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The project aims to build and use open source tools and datasets to gather and analyse the financial transactions of governments around the world.
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Latest commit 7022ea3 @akariv akariv Merge pull request #857 from openspending/feature/travis-integration
Adding Travis-CI integration

README.md

OpenSpending

OpenSpending is a project to make government finances easier to explore and understand. It started out as "Where does my money go", a platform to visualize the United Kingdom's state finance, but has been renamed and restructured to allow arbitrary financial data to be loaded and displayed. The main use for the software is the site openspending.org which aims to track government finance around the world.

Licensing

OpenSpending's code is licensed under the GNU Affero Licence except where otherwise indicated. A copy of this licence is available in the file LICENSE.txt

You can find OpenSpending V2, and the complete history for the codebase to that point, in the openspending-monolith branch.

Local Development and Deployment

OpenSpending's architecture is composed from several, separate services.

In order to simplify set-up and provisioning of these services, we use the Docker infrastructure, creating individual "containers" for every piece of the puzzle. The complete set of containers can be provisioned and started using docker-compose. You can find the configuration for these containers in the docker-config folder.

Setting up the development environment

  • We start by making sure we have docker-machine and docker-compose installed on our local machine. For OSX and Windows users, these can be installed using the Docker Toolbox - a utility package available from Docker's website.
  • Make sure that:
    • You're using Docker version 1.10 or newer (docker -v) and docker-compose version 1.6 or newer (docker-compose -v)
    • You have a default machine installed - the toolbox installation should create one automatically (you can verify this by using the docker-machine ls command).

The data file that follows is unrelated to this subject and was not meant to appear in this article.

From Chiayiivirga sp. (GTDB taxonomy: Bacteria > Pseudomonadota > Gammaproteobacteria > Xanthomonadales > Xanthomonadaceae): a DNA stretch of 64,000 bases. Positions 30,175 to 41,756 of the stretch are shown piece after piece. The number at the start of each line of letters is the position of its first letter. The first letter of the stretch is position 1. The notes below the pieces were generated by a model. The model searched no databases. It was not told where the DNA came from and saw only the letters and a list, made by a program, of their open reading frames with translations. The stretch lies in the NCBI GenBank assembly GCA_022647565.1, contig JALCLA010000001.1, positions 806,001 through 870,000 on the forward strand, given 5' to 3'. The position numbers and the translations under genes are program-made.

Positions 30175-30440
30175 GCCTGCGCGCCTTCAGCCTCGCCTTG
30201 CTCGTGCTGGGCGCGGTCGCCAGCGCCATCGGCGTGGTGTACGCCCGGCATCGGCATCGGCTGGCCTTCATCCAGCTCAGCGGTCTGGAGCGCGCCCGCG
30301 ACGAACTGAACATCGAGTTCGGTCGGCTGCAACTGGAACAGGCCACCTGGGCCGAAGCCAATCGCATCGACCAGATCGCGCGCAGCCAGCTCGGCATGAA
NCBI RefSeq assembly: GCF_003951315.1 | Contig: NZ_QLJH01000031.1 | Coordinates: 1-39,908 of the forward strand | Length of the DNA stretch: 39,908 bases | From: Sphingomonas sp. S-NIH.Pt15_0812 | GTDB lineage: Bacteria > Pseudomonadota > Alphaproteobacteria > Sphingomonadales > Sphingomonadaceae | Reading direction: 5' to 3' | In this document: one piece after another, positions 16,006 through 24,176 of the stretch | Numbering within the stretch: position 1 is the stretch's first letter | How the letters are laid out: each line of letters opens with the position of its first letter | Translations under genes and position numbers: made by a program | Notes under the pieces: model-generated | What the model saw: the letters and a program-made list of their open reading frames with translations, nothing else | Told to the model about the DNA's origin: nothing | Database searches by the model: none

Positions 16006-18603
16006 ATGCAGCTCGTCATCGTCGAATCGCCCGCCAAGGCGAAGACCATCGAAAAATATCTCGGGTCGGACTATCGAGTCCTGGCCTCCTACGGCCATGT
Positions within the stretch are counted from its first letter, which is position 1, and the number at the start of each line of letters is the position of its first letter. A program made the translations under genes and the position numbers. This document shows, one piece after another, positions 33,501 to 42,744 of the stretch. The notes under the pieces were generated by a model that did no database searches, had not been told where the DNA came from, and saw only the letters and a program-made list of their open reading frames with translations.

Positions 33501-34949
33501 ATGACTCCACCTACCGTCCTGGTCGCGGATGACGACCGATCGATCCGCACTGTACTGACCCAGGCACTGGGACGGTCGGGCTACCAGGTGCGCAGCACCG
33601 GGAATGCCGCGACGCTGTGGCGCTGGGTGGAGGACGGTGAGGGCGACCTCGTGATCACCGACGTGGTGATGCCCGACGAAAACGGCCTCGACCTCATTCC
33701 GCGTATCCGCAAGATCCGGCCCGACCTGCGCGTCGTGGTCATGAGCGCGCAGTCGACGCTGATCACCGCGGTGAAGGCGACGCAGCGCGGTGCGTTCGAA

• You're working against the default machine by loadin its settings to the shell: eval $(docker-machine env default).
    • The default machine is started: docker-machine start default
    • In some cases the local virtual machine may have DNS issues - in which case add nameserver 8.8.8.8 to the guest /etc/hosts (i.e. after logging into the guest by docker-machine ssh default)
  • Check the IP address for the default machine: docker-machine ip default
  • Edit the /etc/hosts file on your machine and add the following entries:

    192.168.99.100  fakes3
    192.168.99.100  dev.openspending.org
    

    You should replace 192.168.99.100 with the actual IP address of machine which you found in the previous step. (see this discussion for Windows machines)

  • Clone this repo into a directory in your local machine: git clone https://github.com/openspending/openspending
  • Run repos/clone_all.sh - this will create local copies for all OpenSpending related code bases.
  • Now go into the docker-config folder, and start the docker containers: ./docker-start-dev.sh
  • Wait for all containers to finish build and start. Be patient, this may take 10-15 minutes! If there are any errors, just restart the process (we'll iron them out later on)
  • Open your browser at http://dev.openspending.org/ - you should be able to see OS-Packager web UI.

Editing the code

You can modify the code under repos/ and rerun ./docker-start-dev.sh to see the changes take place.

Deploying to the server

  • First off you need to have access to the server via ssh.
  • Make sure you have the following environment variables defined:

    • OS_DB_HOST - the OpenSpending DB host name
    • OS_DB_PWD - the OpenSpending DB connection password
    • OS_API_ENGINE - the OpenSpending DB connection string
    • OS_CONDUCTOR_ENGINE - the OpenSpending DB connection string
    • OPENSPENDING_ACCESS_KEY_ID, OPENSPENDING_SECRET_ACCESS_KEY and OPENSPENDING_STORAGE_BUCKET_NAME - S3 Bucket info
  • Run ./forward-ports.sh to create a connection to the server and tunnel some of your local ports to it

  • If you don't have it yet, create the oslocal docker machine: docker-machine create -d generic --generic-ip-address 127.0.0.1 --generic-ssh-port 2222 --generic-ssh-user <YOUR-USERNAME> oslocal
  • Load the settings of this machine to the shell: eval $(docker-machine env oslocal).
  • Build the containers from scratch to make sure you're deploying the latest code docker-compose -f production.yml build --no-cache
  • Start the docker containers on the remote server via ./docker-start-prod.sh
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